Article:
The scientific LAC community would greatly benefit from public access to journal collections and data repositories. Some effort has been made in such regard with the SciELO initiative69. However, future and current challenges for earth system scientists in the region will require strong collaboration among research groups. LAECESS proposes an electronic LAC platform where the research groups could be listed and georeferenced. This platform would contain basic information about each group and observatory stations and modeling tools (including open data), and researchers can easily contact one another. This approach would significantly enhance LAC region scientific collaborations and consequent development. The change of research workflows and practices toward Open Science approaches requires efforts beyond the individual initiative. Universities and research institutions are required to design Open Science strategies and to implement the necessary technology to improve the transition.

Improvement in scientific communication

Scientific communication is essential for generating impactful results and social engagement. EC scientists would greatly benefit from tools and techniques for effective communication. Scientists should be able to attractively engage with the general public by understanding the broad implications of their research, understanding their audience, and adapting their speech for non-technical audiences. One crucial step to improve scientific communication would be hiring scientific journalists to assist in science dissemination and outreach. Scientific journalists can also help train the LAC research body (including students), promoting public outreach via science fairs and exhibitions and multilingual scientific communication. We identified the need for funding opportunities for early career and established scientists that support these types of interdisciplinary interactions. Some efforts have already been made in the LAC region, such as RedLCC (by its acronymous in Spanish Red Latinoamericana de Cultura Científica), RedPop (Latin American and Caribbean Network for the Popularization of Science and Technology), the bilingual science communication portal Latin American Science and the Journal of Science and Communication (JCOM) América Latina40. In this sense, LAECESS is getting closer to the general public and is becoming a critical scientific communication tool by maintaining a webpage (, posting multilingual posts on social media, organizing webinars, and currently working on an Earth Science divulgation podcast channel. Since LAECCES has no direct access to funds, this initiative focuses on highlighting the EC researchers’ work, sharing different calls and job offers as a strategy not only to share and divulge knowledge but also to expand the reach of young scientists in LAC. A potential new field for LAECCES is to develop funding requirements from research bodies to support the network.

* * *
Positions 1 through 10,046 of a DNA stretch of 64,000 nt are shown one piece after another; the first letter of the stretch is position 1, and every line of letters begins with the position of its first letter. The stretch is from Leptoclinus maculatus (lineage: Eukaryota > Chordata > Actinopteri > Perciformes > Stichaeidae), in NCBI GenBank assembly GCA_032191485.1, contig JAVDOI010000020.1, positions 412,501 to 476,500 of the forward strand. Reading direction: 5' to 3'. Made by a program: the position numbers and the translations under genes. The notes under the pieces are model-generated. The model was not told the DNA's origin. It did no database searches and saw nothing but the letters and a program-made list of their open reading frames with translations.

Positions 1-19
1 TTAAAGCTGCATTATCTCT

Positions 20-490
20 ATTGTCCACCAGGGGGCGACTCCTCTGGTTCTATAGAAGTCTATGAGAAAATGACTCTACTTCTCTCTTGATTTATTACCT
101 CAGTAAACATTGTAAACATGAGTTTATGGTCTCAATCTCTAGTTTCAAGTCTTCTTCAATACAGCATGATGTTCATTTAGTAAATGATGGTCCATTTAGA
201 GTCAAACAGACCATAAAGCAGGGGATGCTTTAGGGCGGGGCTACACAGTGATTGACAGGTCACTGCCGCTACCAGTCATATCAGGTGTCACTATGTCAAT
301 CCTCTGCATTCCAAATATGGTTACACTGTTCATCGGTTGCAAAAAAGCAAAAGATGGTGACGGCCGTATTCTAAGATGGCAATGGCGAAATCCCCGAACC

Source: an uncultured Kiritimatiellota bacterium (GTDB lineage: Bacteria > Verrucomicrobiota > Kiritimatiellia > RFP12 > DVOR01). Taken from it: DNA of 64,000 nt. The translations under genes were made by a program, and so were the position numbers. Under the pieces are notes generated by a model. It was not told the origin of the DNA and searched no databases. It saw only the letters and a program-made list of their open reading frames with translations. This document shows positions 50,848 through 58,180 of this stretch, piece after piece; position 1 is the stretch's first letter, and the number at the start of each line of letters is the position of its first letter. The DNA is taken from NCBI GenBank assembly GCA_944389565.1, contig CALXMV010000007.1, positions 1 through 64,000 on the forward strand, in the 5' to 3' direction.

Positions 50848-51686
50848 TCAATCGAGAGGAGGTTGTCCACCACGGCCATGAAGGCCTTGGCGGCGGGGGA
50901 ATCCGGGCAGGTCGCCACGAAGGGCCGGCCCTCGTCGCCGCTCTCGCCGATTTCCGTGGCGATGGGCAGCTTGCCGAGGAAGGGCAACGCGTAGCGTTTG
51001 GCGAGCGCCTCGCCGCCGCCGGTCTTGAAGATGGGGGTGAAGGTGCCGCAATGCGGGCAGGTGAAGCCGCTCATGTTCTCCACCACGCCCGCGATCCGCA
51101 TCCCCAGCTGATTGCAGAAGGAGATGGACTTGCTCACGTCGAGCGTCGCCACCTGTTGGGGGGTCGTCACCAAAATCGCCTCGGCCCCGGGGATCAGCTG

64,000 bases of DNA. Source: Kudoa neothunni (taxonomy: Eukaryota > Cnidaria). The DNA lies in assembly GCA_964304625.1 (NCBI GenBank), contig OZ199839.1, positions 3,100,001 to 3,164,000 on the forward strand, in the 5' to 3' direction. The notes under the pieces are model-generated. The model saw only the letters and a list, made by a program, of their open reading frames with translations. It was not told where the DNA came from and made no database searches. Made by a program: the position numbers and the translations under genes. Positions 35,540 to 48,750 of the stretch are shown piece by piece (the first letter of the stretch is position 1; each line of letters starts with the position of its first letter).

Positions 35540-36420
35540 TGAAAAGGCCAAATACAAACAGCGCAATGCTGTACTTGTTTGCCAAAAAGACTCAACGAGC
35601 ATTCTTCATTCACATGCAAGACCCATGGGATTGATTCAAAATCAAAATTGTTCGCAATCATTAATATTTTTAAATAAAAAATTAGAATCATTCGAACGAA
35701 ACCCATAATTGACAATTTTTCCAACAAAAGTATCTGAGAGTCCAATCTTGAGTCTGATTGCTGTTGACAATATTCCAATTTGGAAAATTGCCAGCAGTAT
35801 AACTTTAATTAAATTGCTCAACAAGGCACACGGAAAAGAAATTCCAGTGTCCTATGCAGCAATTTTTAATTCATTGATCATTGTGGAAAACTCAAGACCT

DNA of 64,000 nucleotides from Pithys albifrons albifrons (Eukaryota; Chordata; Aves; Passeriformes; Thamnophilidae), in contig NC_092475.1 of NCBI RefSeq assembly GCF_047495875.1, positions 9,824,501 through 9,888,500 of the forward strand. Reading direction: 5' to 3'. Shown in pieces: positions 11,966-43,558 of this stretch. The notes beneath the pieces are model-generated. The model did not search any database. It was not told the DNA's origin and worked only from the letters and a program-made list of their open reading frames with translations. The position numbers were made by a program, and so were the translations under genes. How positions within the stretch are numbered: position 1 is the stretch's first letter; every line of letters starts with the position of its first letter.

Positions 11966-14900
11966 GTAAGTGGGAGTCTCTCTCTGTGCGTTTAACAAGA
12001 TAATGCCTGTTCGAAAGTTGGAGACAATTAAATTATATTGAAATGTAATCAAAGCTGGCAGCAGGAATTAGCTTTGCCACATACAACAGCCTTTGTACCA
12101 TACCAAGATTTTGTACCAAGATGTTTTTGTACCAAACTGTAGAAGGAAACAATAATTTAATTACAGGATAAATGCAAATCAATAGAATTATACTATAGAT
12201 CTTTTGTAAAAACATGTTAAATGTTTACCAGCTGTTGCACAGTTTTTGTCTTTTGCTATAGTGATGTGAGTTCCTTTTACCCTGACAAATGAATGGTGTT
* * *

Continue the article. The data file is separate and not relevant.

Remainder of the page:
Early career involvement in decision-making

There is a need to improve interactions with decision-makers. In the LAC region, there are great examples of opportunities to develop science policy and diplomacy skills, such as the Inter-American Institute for Global Change Research projects and initiatives such as the Science, Technology, Policy (STeP) fellowship program or the Latin America and the Caribbean Open Science Forum (CILAC in Spanish)41. However, the participation of EC scientists is scarce due to the limited space in decision-making combined with a lack of science policy and diplomacy training. Closer collaboration among mid-careers scientists, late-careers scientists, policy-makers, and diplomats could solve this scarce participation as well as encourage industries, companies and governments to link young career scientists considering the climate challenges for the next 10 years41 41. Governments, universities, and scientific institutions in LAC could adapt successful international programs to incorporate EC scientists into the science policy and science diplomacy areas. Two examples of these programs are the Colorado Science & Engineering Policy Fellowship ( and the Research Fellows at the European Commission (

Additionally, the participation of EC scientists in town hall meetings, policy brief developments, and decision-making platforms is crucial to sharing their knowledge with society. Here scientific communication, especially on social media, become essential by providing EC scientists with a flexible, dynamic, and direct option to share scientific knowledge with the general public.

Improved research funding opportunities